Faculty peer reviewed
This week, as the House passed the Patient Protection and Affordable Care Act, the medical community highlighted some of its most recent achievements in medical science. The 59th Annual Scientific Session of the American College of Cardiology convened from March 14-16. The meeting delivered on its promise of presenting some of the most exciting developments in the field, including new drugs, new data on safety and efficacy, and updates in interventional technology (1). Meanwhile, the Journal of the American Medical Association (JAMA) this week dedicated its pages to developments in the world of cancer, featuring reports on new therapeutic modalities while exploring challenges in caring for patients with cancer. In all, it was a week full of promise, showcasing researchers’ dedication to finding cutting edge solutions to medical challenges.
As health reform is finally achieved, however, medical innovation is being viewed more and more in the context of the bottom line. Now more than ever, advances in medical therapeutics must not only provide benefit, they must do so at a price commensurate to their effect. This week in the journals, the focus lingered on the dollars and cents of health care.Even amongst privately insured patients, the rising cost of medical care has had a significant impact. In one of the articles in this week’s issue of JAMA, entitled Cancer’s Next Frontier: Addressing High and Increasing Costs, authors Elena B. Elken, Ph.D., and Peter B. Bach, MD, MAPP, of the Health Outcomes Research Group at Memorial Sloan-Kettering Cancer Center, explore cost issues in cancer therapeutics (2). They describe that the direct medical cost of cancer has increased over two-fold from 2003-2004, even taking inflation into account. They note that even patients with prior private insurance are paying significant sums of money out of pocket to manage their disease, with almost 25% claiming to have used most or all of their savings during treatment. The reason for this steady increase in the cost of treatment, according to the authors, is both an increase in the price of care and an increase in the quantity of care. As an example, they describe that from 1991 to 2002, both the proportion of patients receiving chemotherapy for breast cancer and the price of chemotherapy itself doubled. They note similar trends in other types of cancer. The common link appears to be new medical technology, which generates new and more expensive treatments, and expands the pool of treatment candidates by reducing toxicities and extending indications of existing therapy. The authors suggest that this problem may be ameliorated by a shift in payment models for physicians, from the current “fee for service” model to a payment model based on more standardized pay scales with heavy emphasis on evidence based guidelines. Elken and Bach acknowledge the importance of having accurate information on comparative efficacy in this situation, but they assert that cancer medicine is a field that may in fact fit such a model quite well.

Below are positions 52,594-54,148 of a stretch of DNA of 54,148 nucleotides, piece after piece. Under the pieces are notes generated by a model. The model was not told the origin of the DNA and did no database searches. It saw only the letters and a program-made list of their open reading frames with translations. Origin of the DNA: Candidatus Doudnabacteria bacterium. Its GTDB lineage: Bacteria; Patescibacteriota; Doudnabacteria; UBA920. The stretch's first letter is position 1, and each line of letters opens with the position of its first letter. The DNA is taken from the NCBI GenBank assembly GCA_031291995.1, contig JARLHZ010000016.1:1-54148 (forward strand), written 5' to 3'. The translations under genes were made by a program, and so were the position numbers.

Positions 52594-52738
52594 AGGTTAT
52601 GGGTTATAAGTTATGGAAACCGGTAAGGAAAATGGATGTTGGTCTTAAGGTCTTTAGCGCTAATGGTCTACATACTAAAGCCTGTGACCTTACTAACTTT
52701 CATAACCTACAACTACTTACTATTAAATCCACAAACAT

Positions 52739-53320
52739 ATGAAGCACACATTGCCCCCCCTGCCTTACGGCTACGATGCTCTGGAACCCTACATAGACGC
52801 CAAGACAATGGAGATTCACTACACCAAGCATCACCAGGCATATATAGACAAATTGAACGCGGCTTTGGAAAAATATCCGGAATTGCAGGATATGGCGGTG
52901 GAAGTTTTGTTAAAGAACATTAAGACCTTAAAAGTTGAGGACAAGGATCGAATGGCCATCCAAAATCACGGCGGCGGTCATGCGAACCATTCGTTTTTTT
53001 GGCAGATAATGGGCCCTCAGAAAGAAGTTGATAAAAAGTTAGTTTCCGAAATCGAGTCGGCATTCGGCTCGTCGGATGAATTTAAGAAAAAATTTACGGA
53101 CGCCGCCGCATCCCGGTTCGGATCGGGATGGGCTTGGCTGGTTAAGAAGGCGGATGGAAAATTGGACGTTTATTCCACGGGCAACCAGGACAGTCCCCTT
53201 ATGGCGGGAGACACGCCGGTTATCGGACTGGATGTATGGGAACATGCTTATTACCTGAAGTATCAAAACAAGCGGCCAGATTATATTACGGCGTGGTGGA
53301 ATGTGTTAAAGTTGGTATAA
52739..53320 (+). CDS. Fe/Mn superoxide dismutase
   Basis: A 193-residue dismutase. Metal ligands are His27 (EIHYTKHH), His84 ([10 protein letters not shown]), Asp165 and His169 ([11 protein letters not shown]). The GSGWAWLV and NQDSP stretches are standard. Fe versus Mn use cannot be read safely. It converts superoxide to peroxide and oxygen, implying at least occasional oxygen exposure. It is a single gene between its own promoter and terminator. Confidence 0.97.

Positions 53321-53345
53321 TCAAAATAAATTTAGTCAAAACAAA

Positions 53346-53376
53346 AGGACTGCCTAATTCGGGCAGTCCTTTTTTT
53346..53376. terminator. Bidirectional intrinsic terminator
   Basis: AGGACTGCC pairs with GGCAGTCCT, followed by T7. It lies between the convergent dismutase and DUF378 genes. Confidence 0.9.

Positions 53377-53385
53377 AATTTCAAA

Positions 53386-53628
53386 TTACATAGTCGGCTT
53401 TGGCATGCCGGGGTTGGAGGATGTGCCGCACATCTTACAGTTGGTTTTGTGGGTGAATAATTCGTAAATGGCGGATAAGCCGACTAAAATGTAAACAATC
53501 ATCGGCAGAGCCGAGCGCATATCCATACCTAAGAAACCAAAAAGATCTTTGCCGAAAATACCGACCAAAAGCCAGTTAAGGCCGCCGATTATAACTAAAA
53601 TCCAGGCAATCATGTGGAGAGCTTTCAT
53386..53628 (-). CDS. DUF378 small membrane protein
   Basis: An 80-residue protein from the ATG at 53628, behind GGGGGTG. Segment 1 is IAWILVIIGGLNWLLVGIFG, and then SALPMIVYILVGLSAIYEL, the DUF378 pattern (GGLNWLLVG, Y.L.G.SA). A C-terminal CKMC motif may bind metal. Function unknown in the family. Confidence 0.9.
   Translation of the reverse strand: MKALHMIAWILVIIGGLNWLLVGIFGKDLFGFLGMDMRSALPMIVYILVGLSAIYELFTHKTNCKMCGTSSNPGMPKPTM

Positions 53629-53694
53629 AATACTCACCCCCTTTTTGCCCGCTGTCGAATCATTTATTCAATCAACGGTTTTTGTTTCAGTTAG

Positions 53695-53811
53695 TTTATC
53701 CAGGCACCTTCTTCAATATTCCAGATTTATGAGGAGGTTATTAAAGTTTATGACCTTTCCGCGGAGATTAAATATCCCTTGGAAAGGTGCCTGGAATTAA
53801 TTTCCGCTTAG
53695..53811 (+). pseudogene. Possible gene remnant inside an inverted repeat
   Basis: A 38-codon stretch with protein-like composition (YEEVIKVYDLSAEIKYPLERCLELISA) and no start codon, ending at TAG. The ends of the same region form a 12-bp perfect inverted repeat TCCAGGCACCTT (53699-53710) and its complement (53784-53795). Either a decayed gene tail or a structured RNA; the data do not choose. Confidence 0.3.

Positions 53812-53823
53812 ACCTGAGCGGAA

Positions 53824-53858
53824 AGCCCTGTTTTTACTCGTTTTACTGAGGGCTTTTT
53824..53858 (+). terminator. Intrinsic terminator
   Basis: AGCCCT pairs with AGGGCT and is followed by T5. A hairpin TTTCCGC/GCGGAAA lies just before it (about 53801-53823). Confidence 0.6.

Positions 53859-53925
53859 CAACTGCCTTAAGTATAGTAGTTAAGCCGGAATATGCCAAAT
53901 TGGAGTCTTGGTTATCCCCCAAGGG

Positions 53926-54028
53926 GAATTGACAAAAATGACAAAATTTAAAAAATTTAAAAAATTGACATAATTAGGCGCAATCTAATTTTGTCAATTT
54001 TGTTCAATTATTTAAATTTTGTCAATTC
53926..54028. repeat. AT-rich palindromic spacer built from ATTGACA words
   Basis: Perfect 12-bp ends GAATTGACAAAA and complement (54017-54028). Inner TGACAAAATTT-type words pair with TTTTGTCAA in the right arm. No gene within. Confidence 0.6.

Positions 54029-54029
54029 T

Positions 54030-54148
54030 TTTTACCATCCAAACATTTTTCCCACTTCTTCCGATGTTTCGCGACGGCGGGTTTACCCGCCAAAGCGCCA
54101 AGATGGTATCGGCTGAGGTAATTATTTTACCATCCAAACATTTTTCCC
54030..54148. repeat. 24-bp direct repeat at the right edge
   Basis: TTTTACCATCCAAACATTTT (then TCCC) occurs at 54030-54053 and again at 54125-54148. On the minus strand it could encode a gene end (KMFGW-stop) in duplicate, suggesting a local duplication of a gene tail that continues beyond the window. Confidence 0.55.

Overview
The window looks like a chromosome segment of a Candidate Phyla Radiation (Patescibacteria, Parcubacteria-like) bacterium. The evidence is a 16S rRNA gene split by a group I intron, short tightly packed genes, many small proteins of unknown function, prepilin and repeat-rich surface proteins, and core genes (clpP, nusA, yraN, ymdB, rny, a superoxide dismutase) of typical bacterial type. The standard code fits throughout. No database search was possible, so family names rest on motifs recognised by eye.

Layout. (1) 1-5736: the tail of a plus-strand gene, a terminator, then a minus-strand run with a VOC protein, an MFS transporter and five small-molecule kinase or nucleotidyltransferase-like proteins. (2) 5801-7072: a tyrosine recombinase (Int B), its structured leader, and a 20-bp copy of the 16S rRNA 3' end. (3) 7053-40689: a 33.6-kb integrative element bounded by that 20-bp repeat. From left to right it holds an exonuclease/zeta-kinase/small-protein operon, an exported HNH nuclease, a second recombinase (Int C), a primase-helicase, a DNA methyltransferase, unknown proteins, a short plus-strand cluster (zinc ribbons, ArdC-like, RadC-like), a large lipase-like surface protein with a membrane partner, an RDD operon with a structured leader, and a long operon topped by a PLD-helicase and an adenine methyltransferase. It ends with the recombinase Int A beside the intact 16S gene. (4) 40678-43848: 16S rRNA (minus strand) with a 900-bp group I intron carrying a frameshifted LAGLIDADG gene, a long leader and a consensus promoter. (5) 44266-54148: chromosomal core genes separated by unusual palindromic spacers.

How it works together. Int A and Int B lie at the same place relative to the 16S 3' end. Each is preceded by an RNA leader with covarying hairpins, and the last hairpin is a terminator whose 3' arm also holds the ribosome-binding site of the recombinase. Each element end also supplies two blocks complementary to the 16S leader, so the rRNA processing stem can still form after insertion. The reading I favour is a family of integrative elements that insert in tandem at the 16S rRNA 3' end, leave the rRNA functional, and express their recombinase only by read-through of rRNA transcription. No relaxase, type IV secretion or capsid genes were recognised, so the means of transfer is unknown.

An article in this week’s New England Journal of Medicine, entitled How to Think about Future Health Care Spending, builds on Elken and Bach’s concept that medical innovation is one of the significant drivers of increasing health care costs (3). In the article, author Victor R. Fuchs, Ph.D., asserts that it is “fiscally irresponsible to continue to accept innovations regardless of cost, even if they pass tests of safety and efficacy.” He suggests that a two-tiered system, consisting of public and private funding, would help to address this issue. The public system would provide basic, universal health care and would cover treatments with proven favorable cost/benefit ratios. In the private system, meanwhile, individuals would be allowed to apply their own personal cost/benefit analysis in deciding on additional expenditures. He acknowledges the importance of biomedical innovation, and the need to continue to foster discoveries that could have a significant impact on health. He also acknowledges the fact that not all new interventions have an immediately obvious benefit that would justify their expense, but these interventions may go on to develop significant benefit over time and with changes in implementation. In order to foster continued scientific innovation, he asserts that the private setting would be the ideal market for “untried, cutting-edge interventions,” as a sort of testing ground before incorporation into the public domain.